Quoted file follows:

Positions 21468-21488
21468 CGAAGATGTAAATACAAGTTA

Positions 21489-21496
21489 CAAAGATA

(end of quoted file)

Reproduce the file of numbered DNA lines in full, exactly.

Positions 21468-21488
21468 CGAAGATGTAAATACAAGTTA

Positions 21489-21496
21489 CAAAGATA